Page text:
• The order provides $ 500 million to support new market entrants and ease supply chain bottlenecks by creating new meat and poultry processing facilities. More than $ 155 million will be used to help the smaller existing processing plants. And Biden has promised updates to the Packers and Stockyards Act, which he says was originally passed to ensure competition but was weakened in favor of the larger producers.
  • The meat industry has been severely strained by the COVID-19 pandemic, which has forced several large processing plants to temporarily close or scale down their operations last year. But accusations of large companies plotting to keep their businesses – and their profits – to themselves have been filed since before the pandemic, with recent criminal prosecutions, antitrust civil suits, and federal inquiries into market price disparities. and the payment of small processors.

Dive overview:

The meat industry has long been dominated by a few large players, a system that has been exposed in the recent past both by pandemic-related shortages and by the litany of investigations, prosecutions and prosecutions of many. many different sectors. This executive order is the start of the Biden administration’s efforts to develop a potential fix for the industry.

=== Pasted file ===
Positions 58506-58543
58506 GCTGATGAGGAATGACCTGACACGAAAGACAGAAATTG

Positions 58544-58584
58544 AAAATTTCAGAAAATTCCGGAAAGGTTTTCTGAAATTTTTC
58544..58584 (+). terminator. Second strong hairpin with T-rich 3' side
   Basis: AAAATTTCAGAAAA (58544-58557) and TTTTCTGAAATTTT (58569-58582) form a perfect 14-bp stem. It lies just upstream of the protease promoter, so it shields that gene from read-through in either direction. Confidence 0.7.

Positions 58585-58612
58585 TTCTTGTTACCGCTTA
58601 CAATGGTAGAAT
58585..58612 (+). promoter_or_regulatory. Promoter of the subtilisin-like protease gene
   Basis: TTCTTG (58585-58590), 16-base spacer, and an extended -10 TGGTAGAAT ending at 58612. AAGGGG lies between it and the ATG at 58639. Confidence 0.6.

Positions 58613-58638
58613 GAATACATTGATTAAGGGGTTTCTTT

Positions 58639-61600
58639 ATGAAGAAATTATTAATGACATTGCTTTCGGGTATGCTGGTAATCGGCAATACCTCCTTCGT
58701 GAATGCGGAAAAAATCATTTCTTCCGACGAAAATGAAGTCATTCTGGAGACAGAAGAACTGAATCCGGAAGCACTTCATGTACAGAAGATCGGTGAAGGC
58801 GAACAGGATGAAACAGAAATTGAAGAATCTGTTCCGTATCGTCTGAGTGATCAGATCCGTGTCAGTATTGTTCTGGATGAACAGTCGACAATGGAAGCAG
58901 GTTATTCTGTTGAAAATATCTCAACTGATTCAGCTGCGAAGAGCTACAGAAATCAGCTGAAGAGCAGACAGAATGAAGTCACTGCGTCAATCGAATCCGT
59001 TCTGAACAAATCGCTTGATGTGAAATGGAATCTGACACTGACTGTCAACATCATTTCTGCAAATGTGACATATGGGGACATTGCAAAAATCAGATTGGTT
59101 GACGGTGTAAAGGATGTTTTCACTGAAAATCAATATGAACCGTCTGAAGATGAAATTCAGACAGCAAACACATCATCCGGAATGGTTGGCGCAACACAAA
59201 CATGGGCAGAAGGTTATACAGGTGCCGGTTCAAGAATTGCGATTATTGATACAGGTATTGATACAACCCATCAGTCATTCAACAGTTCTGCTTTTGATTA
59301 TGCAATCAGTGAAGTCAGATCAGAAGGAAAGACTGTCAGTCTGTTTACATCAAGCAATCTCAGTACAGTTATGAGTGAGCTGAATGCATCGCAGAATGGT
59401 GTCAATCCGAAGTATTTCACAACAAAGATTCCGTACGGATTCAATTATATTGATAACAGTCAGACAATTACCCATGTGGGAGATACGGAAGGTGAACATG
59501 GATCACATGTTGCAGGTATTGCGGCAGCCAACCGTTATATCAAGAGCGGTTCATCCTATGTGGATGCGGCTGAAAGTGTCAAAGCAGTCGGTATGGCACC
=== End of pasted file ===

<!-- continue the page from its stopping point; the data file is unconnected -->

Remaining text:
According to the White House fact sheet on the executive order, four large meat packers control over 80% of the beef market. Over the past five years, farmers’ share of the price of beef has fallen by more than a quarter – from 51.5% to 37.3% – while the price of beef has increased, according to the agency, citing USDA data..

USDA Secretary Tom Vilsack traveled to Iowa on Friday to discuss the executive order.

“I think this sends a strong message to those who are currently in the business that they won’t necessarily have that ability and that they need to be responsive to the needs of producers,” Vilsack said, according to Iowa Capital Dispatch. “It is not in their best interest, it is not in the best interest of the nation, to seek future consolidations or to kick people off the farm.

“We need to expand the transformation in this country. We can no longer count on four packers. We are innovating today, ”added Vilsack.

Joe Maxwell, president of the Family Farm Action Alliance, an organization that opposes agricultural monopolies along the supply chain, said in a written statement that no president since Franklin D. Roosevelt has hired companies That much.